Pilapitiya identified a number of crucial concerns that need to be addressed in order to avert this impending catastrophe. Apart from the disciplinary problems involving safari drivers and passengers, some of the most important issues that need to be addressed are excessive speeding and reckless driving, traffic jams, over-promotion of Yala as a destination for leopard sightings, a shortage of staff and facilities, including patrol cars, and subpar nature interpretation services provided by the Department of Wildlife Conservation. Pilapitiya further emphasised that one of the most crucial problems that needs to be resolved is the ongoing political meddling that prevents DWC from having the autonomy it needs to control tourism in Yala.

Can this tendency be reversed?

Setting restrictions on the number of vehicles that can enter Yala is a difficult task due to the presence of approximately 700 jeep drivers within the Yala National Park, as Pilapitiya stated. Limiting it will result in intense political pressure from both the hotel business and the jeep drivers, who fear that their livelihoods will be negatively impacted.

Drawing from his background as a previous wildlife manager, Pilapitiya emphasised that he discovered numerous issues that arise when imposing such restrictions. Consequently, he emphasised the need to reprimand the drivers of jeeps, both private and safari, as well as the passengers, rather than immediately placing restrictions on the vehicles. He added that in order to prevent our nation’s non-overcrowded parks from becoming like Yala, boundaries must be put in place right away.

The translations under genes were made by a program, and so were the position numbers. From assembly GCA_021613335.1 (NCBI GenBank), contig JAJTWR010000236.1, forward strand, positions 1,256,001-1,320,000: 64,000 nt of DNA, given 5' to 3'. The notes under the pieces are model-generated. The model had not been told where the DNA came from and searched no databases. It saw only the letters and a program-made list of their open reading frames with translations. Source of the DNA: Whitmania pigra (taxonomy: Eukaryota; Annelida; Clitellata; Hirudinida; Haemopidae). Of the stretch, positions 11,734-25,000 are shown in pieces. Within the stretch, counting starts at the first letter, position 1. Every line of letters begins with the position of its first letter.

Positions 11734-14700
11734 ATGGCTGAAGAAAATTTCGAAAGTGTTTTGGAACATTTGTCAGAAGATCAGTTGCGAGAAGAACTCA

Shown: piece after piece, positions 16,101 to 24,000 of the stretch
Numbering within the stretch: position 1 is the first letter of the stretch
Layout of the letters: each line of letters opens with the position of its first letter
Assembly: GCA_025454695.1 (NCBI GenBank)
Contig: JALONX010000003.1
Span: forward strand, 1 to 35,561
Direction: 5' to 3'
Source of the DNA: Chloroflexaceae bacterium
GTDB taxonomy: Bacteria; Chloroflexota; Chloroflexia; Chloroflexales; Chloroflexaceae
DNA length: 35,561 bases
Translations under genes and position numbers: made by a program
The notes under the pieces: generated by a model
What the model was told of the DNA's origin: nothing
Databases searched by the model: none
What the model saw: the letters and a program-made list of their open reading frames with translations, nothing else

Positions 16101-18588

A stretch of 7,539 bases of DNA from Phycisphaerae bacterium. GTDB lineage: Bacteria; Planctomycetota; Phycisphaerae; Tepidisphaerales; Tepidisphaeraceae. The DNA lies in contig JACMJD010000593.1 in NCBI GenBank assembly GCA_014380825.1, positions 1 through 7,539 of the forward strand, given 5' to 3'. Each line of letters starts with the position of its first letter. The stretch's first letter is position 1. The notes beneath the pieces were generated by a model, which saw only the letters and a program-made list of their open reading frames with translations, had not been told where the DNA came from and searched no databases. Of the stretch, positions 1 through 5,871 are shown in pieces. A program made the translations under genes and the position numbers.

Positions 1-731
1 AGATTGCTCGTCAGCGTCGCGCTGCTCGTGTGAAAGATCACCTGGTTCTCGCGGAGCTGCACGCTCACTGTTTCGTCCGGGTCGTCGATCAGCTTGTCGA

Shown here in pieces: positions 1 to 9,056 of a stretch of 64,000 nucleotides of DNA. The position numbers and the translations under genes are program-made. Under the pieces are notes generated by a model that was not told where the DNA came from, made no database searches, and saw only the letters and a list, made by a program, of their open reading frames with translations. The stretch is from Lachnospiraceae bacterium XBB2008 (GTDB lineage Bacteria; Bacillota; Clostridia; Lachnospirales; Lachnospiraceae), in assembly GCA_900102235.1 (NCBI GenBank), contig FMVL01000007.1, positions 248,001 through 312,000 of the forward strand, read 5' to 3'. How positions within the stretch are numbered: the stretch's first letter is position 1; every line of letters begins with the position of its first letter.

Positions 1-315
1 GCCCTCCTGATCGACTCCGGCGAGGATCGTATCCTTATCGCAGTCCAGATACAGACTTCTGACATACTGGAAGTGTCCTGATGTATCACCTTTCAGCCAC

Additionally, Pilapitiya stated that we ought to prioritise quality over quantity. He stated that the majority of visitors claim not to learn anything from visiting a park and that they want accurate interpretations of the natural world. This can be achieved by creating a strategy for turning Yala into a premier wildlife tourist location, one that emphasises the development of guest and driver discipline.

Aldo Leopold once said, “We can’t influence human occupancy now, but we might be able to save Yala from its current position if we create a better understanding of the extent of that influence and a new ethic for its governance.” Pilapitiya used this quotation to support her argument.

Pilapitiya stated, “The majority of visitors come here to learn something, but we are not giving them that; we are just showing them the animals.” He said that we should create Sri Lanka as a land in sync with nature in order to preserve our natural resources.